What are bank hybrid securities and what purpose do they serve? There are 3 types of bank hybrid securities: Capital notes; Convertible preference shares; and Subordinated notes. These products are designed to be loss-absorbing products that provide a layer of security for the bank’s depositors at the expense of the hybrid investors. Warning If the […]
Dover’s advisers know how seriously Dover takes its SOA review process. 100% compliance is a must, with a particular emphasis on the advice being in the client’s best interests and appropriate to the client, and an assumption that the client is conservative unless the client says otherwise and a reasonable financial planner would agree. Dover […]
Over the last few weeks we have reviewed several SOAs recommending annuities to clients. They have all been similar. The idea is a (very) conservative client concerned about the risk of losing capital pays say $500,000 to a life office in return for a fixed payment for life of say $20,000 a year. Variations are […]
Non-deductible debt is expensive debt. Non-deductible debt should always be paid off as a priority over any other investment. If your client earns more than $180,000 a year they face an effective marginal tax rate of 49%, made up of 45%, plus a 2% Medicare Levy and a 2% Temporary Budget Repair Levy. This means […]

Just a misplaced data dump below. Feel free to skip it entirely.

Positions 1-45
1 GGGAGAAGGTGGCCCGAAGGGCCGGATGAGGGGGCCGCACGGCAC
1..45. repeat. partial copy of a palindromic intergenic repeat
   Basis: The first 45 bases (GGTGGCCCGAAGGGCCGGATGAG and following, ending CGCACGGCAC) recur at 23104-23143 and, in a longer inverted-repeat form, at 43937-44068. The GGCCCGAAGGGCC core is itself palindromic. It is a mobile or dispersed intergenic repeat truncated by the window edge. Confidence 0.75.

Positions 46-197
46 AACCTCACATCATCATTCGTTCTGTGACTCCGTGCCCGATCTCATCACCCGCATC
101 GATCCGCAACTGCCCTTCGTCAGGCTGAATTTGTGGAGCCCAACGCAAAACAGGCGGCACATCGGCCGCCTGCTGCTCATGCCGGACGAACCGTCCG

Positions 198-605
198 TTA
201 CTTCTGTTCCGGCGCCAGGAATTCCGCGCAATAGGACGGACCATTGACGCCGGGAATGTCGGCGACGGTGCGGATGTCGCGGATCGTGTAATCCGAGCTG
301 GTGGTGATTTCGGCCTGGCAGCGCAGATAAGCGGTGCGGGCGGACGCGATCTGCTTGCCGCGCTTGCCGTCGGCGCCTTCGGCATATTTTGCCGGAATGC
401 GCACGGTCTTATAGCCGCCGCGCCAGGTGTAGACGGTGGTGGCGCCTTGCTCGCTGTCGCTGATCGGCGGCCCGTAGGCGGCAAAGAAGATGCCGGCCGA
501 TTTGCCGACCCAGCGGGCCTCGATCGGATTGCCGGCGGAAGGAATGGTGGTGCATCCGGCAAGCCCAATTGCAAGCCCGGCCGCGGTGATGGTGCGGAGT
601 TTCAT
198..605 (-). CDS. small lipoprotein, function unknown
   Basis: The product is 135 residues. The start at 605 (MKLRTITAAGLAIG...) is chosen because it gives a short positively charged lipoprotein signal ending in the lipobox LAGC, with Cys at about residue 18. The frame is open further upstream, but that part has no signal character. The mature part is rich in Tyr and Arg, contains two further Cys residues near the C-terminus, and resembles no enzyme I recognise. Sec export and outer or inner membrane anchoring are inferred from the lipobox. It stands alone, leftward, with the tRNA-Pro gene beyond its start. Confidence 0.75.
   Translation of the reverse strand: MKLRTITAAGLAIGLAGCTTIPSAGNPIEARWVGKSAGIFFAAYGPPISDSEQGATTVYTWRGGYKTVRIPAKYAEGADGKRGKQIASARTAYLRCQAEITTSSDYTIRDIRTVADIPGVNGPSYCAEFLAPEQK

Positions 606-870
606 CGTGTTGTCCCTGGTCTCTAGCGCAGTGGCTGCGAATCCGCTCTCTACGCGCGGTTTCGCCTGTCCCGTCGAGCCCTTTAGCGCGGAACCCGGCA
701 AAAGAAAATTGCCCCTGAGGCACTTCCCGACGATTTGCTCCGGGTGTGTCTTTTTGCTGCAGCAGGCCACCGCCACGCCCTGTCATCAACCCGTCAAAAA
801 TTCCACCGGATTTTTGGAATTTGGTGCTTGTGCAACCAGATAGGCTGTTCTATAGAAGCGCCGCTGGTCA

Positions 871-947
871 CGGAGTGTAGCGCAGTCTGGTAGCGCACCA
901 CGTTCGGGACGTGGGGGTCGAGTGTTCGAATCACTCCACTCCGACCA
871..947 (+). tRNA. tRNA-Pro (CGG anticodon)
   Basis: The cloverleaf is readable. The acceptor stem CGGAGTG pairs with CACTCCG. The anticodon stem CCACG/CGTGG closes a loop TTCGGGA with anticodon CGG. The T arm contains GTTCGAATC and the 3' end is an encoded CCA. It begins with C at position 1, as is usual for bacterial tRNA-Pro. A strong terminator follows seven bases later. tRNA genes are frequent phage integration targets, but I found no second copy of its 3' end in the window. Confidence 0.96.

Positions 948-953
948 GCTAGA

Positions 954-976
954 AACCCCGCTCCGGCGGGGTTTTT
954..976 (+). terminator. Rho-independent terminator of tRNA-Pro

Dover encourages direct share investments. In a post FOFA fee for service environment the first step in creating a viable and sustainable fee for service practice is to actually provide the service, not refer it off to someone else. In this context “the service” includes regular advice on specific share investments, with an emphasis on […]
Dover encourages advisers to recommend clients invest directly into the share market where it is appropriate to the client and in the client’s best interests. The first step in creating a fee for service based practice is to actually provide the service, and not merely refer the client to a fund manager who then provides […]
Disclaimer: This is a Dover Practice Note and is intended to be for information only. While it seeks to provide practical assistance and explanation, please note the guidance and examples in this Practice Note do not constitute legal advice.